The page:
#### Basic definitions of HFPNe

For modeling complex biological processes intuitively, we are required to deal with various kinds of biological information, e.g. the density of molecules, the number of molecules, sequences, molecular modifications, binding location, localization of molecules, etc. To cope with this feature in biological system modeling, we introduce *types *for biological entities and processes.

The set *T *of *types *is defined by the following abstract syntax:

Then, for *θ *∈ *T*, we define the *domain D*(*θ*) of *θ *as follows:

1. *D*(boolean) = {true, false}, *D*(integer) = **Z **(the set of integers), *D*(integer+) = **N **(the set of nonnegative integers), *D*(real) = **R **(the set of real numbers), *D*(real+) = **R**^{≥0 }(the set of nonnegative real numbers), *D*(string) = **S **(the set of strings over some alphabet).

2. *D*(pair(*θ*_{1}, *θ*_{2})) = *D*(*θ*_{1}) × *D*(*θ*_{2}).

3. *D*(list*θ*) = ∪_{k ≥ 0 }*D*(*θ*)^{k}.

4. *D*(object(*θ*_{1}, ⋯, *θ*_{n})) = *D*(*θ*_{1}) × ⋯ × *D*(*θ*_{n}).

For convenience, we denote *D** = ∪_{θ ∈ T}*D *(*θ*).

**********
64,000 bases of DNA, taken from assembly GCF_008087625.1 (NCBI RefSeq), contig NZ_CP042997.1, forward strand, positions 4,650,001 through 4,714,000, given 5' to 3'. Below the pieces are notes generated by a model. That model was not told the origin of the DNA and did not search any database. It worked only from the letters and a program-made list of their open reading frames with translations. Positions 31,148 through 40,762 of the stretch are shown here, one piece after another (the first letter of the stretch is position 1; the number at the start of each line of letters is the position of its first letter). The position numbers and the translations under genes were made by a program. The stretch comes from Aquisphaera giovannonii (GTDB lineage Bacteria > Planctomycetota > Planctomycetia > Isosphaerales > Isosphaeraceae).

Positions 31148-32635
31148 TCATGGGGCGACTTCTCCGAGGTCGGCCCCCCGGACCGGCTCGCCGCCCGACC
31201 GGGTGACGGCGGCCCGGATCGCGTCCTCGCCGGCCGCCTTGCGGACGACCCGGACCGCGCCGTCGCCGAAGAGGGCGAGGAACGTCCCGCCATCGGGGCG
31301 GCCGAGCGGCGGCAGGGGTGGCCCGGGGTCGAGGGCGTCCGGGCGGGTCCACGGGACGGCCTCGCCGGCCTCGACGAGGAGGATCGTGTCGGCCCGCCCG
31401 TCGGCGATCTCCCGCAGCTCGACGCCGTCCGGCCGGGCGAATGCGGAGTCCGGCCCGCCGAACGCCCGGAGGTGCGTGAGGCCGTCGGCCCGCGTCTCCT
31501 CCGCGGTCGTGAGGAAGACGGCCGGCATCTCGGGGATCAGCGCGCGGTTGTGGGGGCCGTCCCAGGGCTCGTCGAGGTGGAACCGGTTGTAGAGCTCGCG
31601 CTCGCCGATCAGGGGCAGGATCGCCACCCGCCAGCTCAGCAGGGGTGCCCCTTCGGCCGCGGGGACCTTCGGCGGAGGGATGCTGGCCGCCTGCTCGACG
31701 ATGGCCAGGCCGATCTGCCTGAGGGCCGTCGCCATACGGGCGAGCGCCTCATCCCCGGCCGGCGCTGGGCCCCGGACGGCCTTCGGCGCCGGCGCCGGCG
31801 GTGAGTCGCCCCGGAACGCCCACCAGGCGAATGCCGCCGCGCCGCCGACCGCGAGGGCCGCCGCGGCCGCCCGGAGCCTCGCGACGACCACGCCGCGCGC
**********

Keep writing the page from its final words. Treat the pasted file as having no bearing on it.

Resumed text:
Let *E *be a finite set. A *type function *for *E *is a mapping *τ*: *E *→ *T*. For *e *∈ *E*, *τ*(*e*) is called the *type *of *e*. A *marking *of *E *is a mapping *M *: *E *→ *D* *satisfying *M*(*e*) ∈ *D*(*τ*(*e*)) for *e *∈ *E*. For *e *∈ *E*, *M*(*e*) called the *mark *of *e*. We denote by ℳ the set of all markings of *E*. We can regard ℳ as the set ∏_{e∈E }*D*(*τ*(*e*)).

Consider a function *f *: ℳ → **R**. For a subset *F *⊆ *E *and an element *v *∈ ∏_{e ∈ F }*D*(*τ*(*e*)), let *f *[*F *= *v*]: ∏_{e ∈ E-F }*D*(*τ*(*e*)) → **R **be the function obtained from *f *by restricting the value for *F *to *v*, i.e. *f *[*F *= *v*](*z*) = *f*(*z*, *v*) for *z *∈ ∏_{e ∈ E-F }*D*(*τ*(*e*)). Let *F *be a subset of *E *such that *e *∈ *F *satisfies *D*(*τ*(*e*)) = **R **or **R**^{≥ 0}. We say that the function *f *is *continuous for F *if *f *[*E *- *F *= *v*]: ∏_{e ∈ F }*D*(*τ*(*e*)) → **R **is continuous on ∏_{e ∈ F }*D*(*τ*(*e*)) for any *v *∈ ∏_{e ∈ E-F }*D*(*τ*(*e*)).

Based on the above terminology, we define the notion of hybrid functional Petri net with extension (HFPNe). The basic idea of HFPNe is two-fold. The first is to introduce types with which we can deal with various data types. The second is to employ functions of marking *f*(*M*) to determine the weight, delay, and speed, etc. which control the system behavior. In the following definition, we use different names instead of place, transition, arc, etc. which are conventionally used in Petri net theory since biological system modeling requires more intuitive names for representing biological entities and processes.

**[Definition 1] **We define a *hybrid functional Petri net with extension *(HFPNe) *H *= (*E*, *P*, *h*, *τ*, *C*, *d*, *α*) as follows:

1. *E *= {*e*_{1}, ⋯, *e*_{n}} is a non-empty finite set of *entities *and *P *= {*p*_{1}, ⋯, *p*_{m}} is a non-empty finite set of *processes*, where we assume *E *∩ *P *= ∅.